7 Tips for Moving Your Parents

(Editor’s Note: Martin Zepeda is a Long Distance Fleet Planner in JK’s Residential Moving Division. Today he shares his tips and suggestions he learned from moving his mother.)

My mother, who at the time lived in Utah, mentioned she would like to move to Virginia and be closer to me and my wife.  Upon hearing the news, my wife took it on herself to find a house for Mom.  The chosen house, close enough to ours yet not next door, was perfect.  We emailed Mom the photos, she approved, and we went on to complete the transaction.

Moving your parents into a retirement community or a smaller home can be stressful for all parties involved. To help with the move, I came up with some helpful tips from my personal experience that are easy to follow.

1) Make a list of all of your belongings, breaking the list into different categories.

A) Items to keep

B) Items to sell

C) Items to give away

D) Items to throw away

By listing all of the items she owned, my Mom was able to understand the volume and types of belongings; making it easier to get rid of items no longer needed.

2) Separate items depending on their category.  Mom designated items in each room using yellow sticky notes with the category written on paper.

Separate items in each room where they are located so the items do not need to be moved over and over. You can simply work on each category at a time in each room of the house.

3) Organize and hold a yard sale

Keep in mind, others will not have the same feelings for your treasured possessions, and will ask you to lower the price.  Don’t feel insulted; simply go with the flow and if you can lower the price, you’ll sell more items than if you stand your ground.  Keep in mind, anything not sold will need a different category.  These categories are: give away, throw away, or move into the new home.  If you don’t sell it or give it away, you will need to find space in your new (and perhaps smaller) home.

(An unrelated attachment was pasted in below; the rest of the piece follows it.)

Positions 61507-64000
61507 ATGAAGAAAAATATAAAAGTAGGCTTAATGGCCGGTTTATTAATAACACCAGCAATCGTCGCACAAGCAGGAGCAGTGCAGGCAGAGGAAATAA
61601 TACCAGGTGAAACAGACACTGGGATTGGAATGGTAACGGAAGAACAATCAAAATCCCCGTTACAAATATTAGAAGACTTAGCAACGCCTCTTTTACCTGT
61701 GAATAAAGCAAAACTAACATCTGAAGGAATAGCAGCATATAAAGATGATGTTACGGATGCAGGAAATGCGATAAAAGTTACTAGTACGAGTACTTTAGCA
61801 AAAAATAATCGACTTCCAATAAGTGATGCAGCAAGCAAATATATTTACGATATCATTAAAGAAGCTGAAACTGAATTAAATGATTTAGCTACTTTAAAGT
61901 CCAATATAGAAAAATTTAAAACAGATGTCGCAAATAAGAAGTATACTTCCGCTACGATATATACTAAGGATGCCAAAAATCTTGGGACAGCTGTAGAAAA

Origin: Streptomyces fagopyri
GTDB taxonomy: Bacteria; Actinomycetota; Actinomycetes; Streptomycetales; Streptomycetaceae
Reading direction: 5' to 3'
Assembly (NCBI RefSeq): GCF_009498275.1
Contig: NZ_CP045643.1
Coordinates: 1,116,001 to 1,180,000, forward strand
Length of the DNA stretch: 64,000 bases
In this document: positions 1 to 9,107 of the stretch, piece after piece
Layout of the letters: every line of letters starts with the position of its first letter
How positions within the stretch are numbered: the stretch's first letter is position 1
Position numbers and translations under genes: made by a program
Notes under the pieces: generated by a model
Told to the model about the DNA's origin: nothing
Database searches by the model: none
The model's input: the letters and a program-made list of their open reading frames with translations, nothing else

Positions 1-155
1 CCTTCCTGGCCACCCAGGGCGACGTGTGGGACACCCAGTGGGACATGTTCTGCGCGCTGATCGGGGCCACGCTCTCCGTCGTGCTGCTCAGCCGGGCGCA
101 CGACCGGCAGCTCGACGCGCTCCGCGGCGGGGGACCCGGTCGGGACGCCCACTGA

4) Donate items to organizations or non-profits that will accept used furniture and household items.

We initially thought this would be tough for my Mom, but it worked out great. We called several churches and were able to donate items to families that needed a helping hand.  It felt good to help others and we helped ourselves in the process.

5) Throw away any unwanted items.

This was the toughest for Mom. She wanted to keep items we made for her when we were in grade school.  It’s a nice gesture, but if I can let it go I felt she should have been able to as well.  I was wrong in some cases. A great way to keep these memories alive without holding onto the actual items is to take pictures of the items and put them in a scrapbook or album.

6) Pack up any remaining items and prepare for the move.

After the yard sale and donations, it was much easier to take an inventory. We knew what still needed to be packed and we had the room to do so.

7) Contact a reputable moving company.

Do your homework. Ask friends, family or your realtor for recent referrals and then get at least three in-home estimates. Go with a moving company willing to stand behind their commitment to transport the goods in a quality fashion, not one driven only by the price of the move.

If your parents decide, like my Mother did, that the smaller house is still too big and they want to move into a retirement community; repeat the steps above. It is important to note, many retirement communities have rules regarding move-in times. Make sure your moving company and retirement community are on the same page when it comes to move-in times and locations.

If you have any questions regarding moving your parents or would like to share your experience or tips please leave a comment below.

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